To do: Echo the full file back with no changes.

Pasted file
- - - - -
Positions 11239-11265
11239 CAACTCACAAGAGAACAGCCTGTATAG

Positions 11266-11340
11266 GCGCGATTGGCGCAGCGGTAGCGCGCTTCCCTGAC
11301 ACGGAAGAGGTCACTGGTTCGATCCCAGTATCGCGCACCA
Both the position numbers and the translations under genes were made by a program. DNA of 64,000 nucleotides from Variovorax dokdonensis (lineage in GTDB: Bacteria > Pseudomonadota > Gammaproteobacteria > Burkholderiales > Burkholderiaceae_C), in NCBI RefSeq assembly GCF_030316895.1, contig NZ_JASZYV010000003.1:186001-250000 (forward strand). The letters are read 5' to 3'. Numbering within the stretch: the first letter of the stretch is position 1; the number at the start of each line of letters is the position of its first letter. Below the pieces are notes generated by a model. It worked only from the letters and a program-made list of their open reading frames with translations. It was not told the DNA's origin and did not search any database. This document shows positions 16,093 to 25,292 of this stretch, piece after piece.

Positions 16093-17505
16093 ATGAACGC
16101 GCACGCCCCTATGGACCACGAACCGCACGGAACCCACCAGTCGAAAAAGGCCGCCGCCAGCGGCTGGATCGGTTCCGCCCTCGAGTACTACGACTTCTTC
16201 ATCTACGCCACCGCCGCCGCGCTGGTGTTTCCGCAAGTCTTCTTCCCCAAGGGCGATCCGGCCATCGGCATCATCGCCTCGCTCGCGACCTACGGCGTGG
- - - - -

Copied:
Positions 11239-11265
11239 CAACTCACAAGAGAACAGCCTGTATAG

Positions 11266-11340
11266 GCGCGATTGGCGCAGCGGTAGCGCGCTTCCCTGAC
11301 ACGGAAGAGGTCACTGGTTCGATCCCAGTATCGCGCACCA
Both the position numbers and the translations under genes were made by a program. DNA of 64,000 nucleotides from Variovorax dokdonensis (lineage in GTDB: Bacteria > Pseudomonadota > Gammaproteobacteria > Burkholderiales > Burkholderiaceae_C), in NCBI RefSeq assembly GCF_030316895.1, contig NZ_JASZYV010000003.1:186001-250000 (forward strand). The letters are read 5' to 3'. Numbering within the stretch: the first letter of the stretch is position 1; the number at the start of each line of letters is the position of its first letter. Below the pieces are notes generated by a model. It worked only from the letters and a program-made list of their open reading frames with translations. It was not told the DNA's origin and did not search any database. This document shows positions 16,093 to 25,292 of this stretch, piece after piece.

Positions 16093-17505
16093 ATGAACGC
16101 GCACGCCCCTATGGACCACGAACCGCACGGAACCCACCAGTCGAAAAAGGCCGCCGCCAGCGGCTGGATCGGTTCCGCCCTCGAGTACTACGACTTCTTC
16201 ATCTACGCCACCGCCGCCGCGCTGGTGTTTCCGCAAGTCTTCTTCCCCAAGGGCGATCCGGCCATCGGCATCATCGCCTCGCTCGCGACCTACGGCGTGG